Duds: New uniforms survive and advance

Posted on Mar 12, 2015 in News and Sports

KU’s tradition-rich basketball program has been known by its straightforward, no-nonsense uniform scheme for decades. In recent years, however, alternate uniform schemes have become the trend, helping to raise licensing revenue and excitement among fans and recruits. KU alumni and fans have enjoyed–or endured–a variety of fashion experiments, including the infamous adidas “camo” uniforms we featured in 2013.

This year, adidas opted for a new look for the Jayhawks, just for the 2015 post-season. While adidas promotes the new duds using the hashtags #JayhawksDestiny and #MadeInMarch, some fans have referred to this year’s edition as the “cumberbund” uniforms. What do you think, Jayhawks? You be the judge.

– David Johnston

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Fashion forward: memorable KU uniforms

Posted on Mar 14, 2013 in News and Sports

Adidas camo uniforms | © adidas

On Feb. 28, Adidas announced the new “camo” uniforms KU would be wearing this postseason along with six other teams, and KU alumni and fans immediately took to Twitter to air their feelings. For a tradition-rich program like Kansas, change doesn’t come easy. History shows that KU uniforms favor a classic look that’s always in season. And while men’s basketball uniforms have evolved over time—with shorts getting longer and tops ever tighter—KU has avoided the gimmicky trends lesser teams try (we could highlight Baylor as an example). Yet every now and then, the Jayhawks have debuted some short-lived looks that are worth remembering. Cue the runway music.

1983-84 Crimson and (Navy) Blue

Most fans know that KU basketball teams wore predominantly crimson before the traditional blue became more popular in the 1960’s. In the early 1980’s, however, KU wore dark navy blue uniforms, similar to Team USA Basketball colors worn at the Olympics that decade. Ron Kellogg | via kualumni.orgThe look didn’t last long, as Coach Larry Brown brought back royal blue jerseys just in time for a KU basketball resurgence.

1985-86 Red Scare

With Danny Manning on board in 1986, the Jayhawks looked better than ever, fielding what many fans consider one of the best KU teams in history. A trip to the Final Four in Dallas was made even more memorable when KU chose to go “old school” by bringing back crimson jerseys. The look was jarring to fans, and perhaps to the Jayhawks, who lost to Duke in a heartbreaker. The red jerseys remained unpopular with superstitious fans until “alternate” jerseys became a trend in 2003.

KU gold uniform | © KUathletics.com1987-88 Solid Gold

For one game in KU history—and only one—the Jayhawks took the court in yellow uniforms. Yellow, of course, is the color of the Jayhawk’s beak, so it seemed only fitting, right? Well, the game was a victory for Coach Larry Brown, but the look was a loss, with angry alumni and fans crying foul over the uniforms that many thought resembled something arch-rival Missouri might wear. Brown got the message, and the togs were retired permanently. And the “gold game” opponent became the answer to a favorite trivia question among fans (A: Western Carolina).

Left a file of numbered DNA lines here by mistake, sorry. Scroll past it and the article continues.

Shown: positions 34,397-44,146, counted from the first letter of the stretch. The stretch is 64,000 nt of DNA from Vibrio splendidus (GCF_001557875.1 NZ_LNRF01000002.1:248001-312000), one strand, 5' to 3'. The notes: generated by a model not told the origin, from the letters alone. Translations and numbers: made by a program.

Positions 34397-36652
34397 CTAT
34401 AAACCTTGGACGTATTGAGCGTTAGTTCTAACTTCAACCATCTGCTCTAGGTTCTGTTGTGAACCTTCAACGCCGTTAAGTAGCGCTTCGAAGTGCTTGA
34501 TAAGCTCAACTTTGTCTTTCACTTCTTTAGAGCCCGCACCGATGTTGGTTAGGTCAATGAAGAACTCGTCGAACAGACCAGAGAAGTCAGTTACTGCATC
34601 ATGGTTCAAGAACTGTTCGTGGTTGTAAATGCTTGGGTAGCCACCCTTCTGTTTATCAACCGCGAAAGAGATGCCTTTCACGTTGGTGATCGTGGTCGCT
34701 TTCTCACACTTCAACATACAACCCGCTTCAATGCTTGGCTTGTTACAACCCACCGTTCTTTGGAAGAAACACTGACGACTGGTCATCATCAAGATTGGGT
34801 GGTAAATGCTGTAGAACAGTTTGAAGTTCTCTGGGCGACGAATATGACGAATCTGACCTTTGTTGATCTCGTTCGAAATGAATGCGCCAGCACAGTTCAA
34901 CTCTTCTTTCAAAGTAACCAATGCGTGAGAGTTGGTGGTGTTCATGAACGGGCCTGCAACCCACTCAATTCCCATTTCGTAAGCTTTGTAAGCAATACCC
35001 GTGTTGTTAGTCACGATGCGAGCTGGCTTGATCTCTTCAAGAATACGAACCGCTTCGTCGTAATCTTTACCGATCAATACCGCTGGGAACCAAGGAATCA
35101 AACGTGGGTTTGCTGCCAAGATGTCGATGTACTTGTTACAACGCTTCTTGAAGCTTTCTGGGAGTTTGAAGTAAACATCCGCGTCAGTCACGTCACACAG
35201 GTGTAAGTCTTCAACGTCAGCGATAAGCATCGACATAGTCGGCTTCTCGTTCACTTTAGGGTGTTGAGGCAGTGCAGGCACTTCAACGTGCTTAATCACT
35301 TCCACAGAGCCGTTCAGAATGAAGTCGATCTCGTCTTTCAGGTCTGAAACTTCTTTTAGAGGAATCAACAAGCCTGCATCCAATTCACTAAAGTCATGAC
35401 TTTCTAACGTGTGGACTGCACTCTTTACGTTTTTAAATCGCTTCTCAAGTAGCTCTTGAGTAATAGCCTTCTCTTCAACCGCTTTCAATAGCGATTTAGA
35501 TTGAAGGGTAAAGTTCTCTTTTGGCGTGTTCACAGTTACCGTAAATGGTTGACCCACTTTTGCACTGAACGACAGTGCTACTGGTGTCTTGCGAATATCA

Milt Newton | via kualumni.org1989 Kansas University

For Coach Roy Williams’ first season, the Jayhawks took to the court with a new look that ruffled a few feathers. Reminiscent of North Carolina’s double-arching type surrounding the numbers, KU donned jerseys that read “Kansas University” for the first (and only) time. Probation meant KU was unable to defend its national title in the NCAA tournament, so the season—and the jersey—was quickly forgotten. But at least one iconic image endures. Who remembers the shot of senior Milt Newton dunking a gift-wrapped ball for the BMA Holiday Classic poster?

1996 Font Circus

Trajan Sucks T-Shirt | via kualumni.orgA new Nike contract brought a new, stylized font that was well received by fans. Called   “Circus” by those in the know, the typeface came to symbolize Kansas basketball during an era that featured stars like Paul and Raef, Kirk and Nick, and Drew and Wayne. When KU leaders established new visual identity standards for KU logos, colors and type in 2005, featuring a new jersey font called “Trajan,” a vocal minority pushed to preserve the circus font, wearing decidedly anti-Trajan t-shirts.

All-blue KU uniform | © KUathletics.com2008 Back to the Future

With KANSAS emblazoned on their chests in brand new “Trajan” type, the Jayhawks won their fifth NCAA National Championship in 2008. Mario’s miracle ensured the new look would be cherished by KU fans for years to come, and uniform outfitter Adidas got the message loud and clear, keeping the uniform scheme relatively consistent with few changes over the years that followed. At least until this season. The all-blue uniforms worn by KU against West Virginia definitely got the attention of fans and color commentators.

Given KU’s tendency toward traditional uniforms, don’t expect the new Adidas “camo” uniforms to, well, blend in.

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